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Aging Well with Patricia Harringtion

I live in a rural area where we can have a bonfire in our back yard, a “Category 1” fire.  We call the safe burning line to ensure that it is a safe day to burn.  I called the other day thinking it was a good day since it had rained the day before and the winds were not blowing. 

I was right, so it gave me an opportunity to fire up our pit and burn some scrap wood and enjoy watching the flames. I had a pile of wood that had already sat out in the weather for practically a year with mud caked on parts of it. I needed to chase the ants away so they would not be subjected to the fire. 

Even though the wood had been very wet and only had a day to dry out; starting the fire was very easy. I expected it to be more difficult. I just lit some paper shoved it into the wood and the flames grew within seconds.

While I watched the flames grow it reminded me of a fire safety course I recently attended. It was a real eye opener. In order to gain a better understanding of fire and how it spreads actual houses had been set on fire. 

The company that performs these tests buys average houses in neighbourhoods. They set up sensors and cameras in different parts of the house that will record time, temperatures, flame and smoke progression. The fire is started in a way that actually happens in our homes for example, an ashtray emptied into a garbage can and it ends up smoldering after we have gone to bed.  Other methods such as a spark from a woodstove that goes unnoticed, or an over loaded outlet that has too many things plugged into it.

Do you use those outlet plugs that enable us to plug six things into a plug? I have used them also, and now I will not. Once you see the real dangers and realize that we have just been lucky, you too may stop “rolling the dice.” Throw them away and get a power bar; it is well worth it.

Back to the house that is wired up to learn how a fire spreads and can affect us in a very short time. I was shocked, absolutely stunned, at how fast a fire can raise the temperature and the amount of smoke.

 I should not have been so shocked because I have seen it in my backyard on many occasions.  As I said, the materials burned very fast with just one match. Also standing beside the fire became impossible within a few minutes because the temperature got so hot.  I had to stand at least six feet away and that was in open, cool evening air.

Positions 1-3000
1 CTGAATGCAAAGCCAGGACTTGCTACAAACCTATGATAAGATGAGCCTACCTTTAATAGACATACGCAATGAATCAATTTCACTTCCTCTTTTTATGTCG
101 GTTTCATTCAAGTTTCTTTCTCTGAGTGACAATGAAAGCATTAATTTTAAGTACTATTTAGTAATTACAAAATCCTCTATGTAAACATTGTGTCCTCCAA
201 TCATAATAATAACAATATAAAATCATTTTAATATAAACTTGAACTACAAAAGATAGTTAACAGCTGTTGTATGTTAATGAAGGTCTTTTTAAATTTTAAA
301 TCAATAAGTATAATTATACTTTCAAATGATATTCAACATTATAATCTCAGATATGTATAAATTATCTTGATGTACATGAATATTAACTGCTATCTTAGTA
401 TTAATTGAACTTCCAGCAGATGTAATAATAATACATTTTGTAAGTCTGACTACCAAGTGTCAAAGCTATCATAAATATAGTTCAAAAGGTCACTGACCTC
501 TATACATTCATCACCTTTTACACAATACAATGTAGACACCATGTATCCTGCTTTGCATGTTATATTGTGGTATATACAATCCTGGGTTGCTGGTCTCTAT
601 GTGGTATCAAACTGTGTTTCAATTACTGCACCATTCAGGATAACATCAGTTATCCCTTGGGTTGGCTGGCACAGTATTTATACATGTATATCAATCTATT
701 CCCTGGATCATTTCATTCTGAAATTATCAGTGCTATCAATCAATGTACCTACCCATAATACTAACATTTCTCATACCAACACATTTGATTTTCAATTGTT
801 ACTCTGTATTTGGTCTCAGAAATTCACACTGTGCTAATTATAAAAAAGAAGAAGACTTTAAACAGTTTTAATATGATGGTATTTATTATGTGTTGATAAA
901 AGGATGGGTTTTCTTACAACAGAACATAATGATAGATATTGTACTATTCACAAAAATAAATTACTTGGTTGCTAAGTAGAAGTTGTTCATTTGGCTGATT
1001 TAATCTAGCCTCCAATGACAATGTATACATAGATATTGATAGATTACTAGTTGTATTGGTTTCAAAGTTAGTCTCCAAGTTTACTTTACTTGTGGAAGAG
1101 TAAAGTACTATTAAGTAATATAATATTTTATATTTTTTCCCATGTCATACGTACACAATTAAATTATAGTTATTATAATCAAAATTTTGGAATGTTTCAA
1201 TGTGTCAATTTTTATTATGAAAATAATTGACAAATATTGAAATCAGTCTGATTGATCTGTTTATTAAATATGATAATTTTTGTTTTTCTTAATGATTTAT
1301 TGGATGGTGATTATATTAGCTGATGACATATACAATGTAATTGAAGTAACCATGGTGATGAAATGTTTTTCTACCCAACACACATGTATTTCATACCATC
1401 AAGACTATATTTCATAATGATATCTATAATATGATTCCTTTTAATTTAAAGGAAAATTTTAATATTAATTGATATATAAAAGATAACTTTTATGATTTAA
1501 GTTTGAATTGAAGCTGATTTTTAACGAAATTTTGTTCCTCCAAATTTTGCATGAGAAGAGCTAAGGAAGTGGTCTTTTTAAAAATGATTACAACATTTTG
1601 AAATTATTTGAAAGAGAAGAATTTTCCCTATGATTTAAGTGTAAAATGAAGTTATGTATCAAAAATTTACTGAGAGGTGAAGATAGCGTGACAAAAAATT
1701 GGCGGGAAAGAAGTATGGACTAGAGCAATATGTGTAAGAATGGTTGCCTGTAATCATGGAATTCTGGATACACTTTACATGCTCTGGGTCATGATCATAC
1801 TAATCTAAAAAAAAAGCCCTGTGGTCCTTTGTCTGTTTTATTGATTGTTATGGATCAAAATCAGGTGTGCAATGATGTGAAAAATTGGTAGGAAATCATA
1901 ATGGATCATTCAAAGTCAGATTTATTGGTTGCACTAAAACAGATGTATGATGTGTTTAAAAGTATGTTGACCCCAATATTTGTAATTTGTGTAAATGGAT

There were many lessons to learn from the fire safety training, but to me the main lesson was how seriously fast you need to react when you hear your smoke detector alarm. Having a smoke detector is not an option, if you do not have one, you need to get at least one. 

They are not overly expensive; please ensure anyone you know has at least one on each level of the home. If the cost is a barrier to any senior please call our Seniors Health Centre and we will seek out where to access them for you. The warning these great inventions give us is just enough to get you up and out the door. 

Do not hesitate, leave anything that is not attached to you and get people out. If pets are close, grab them; apparently a pillow case is useful for that should they be impossible to carry. Get out fast and call 911 from a neighbour’s home.

For any further information please call our Seniors Health Centre a call at 902-597-7150 or toll free at 1-877-916-7150 and we would be pleased to help you.


Patricia Harrington is the district manager, senior's health, for the Cumberland Health Authority.


Organizations: Seniors Health Centre, Cumberland Health Authority

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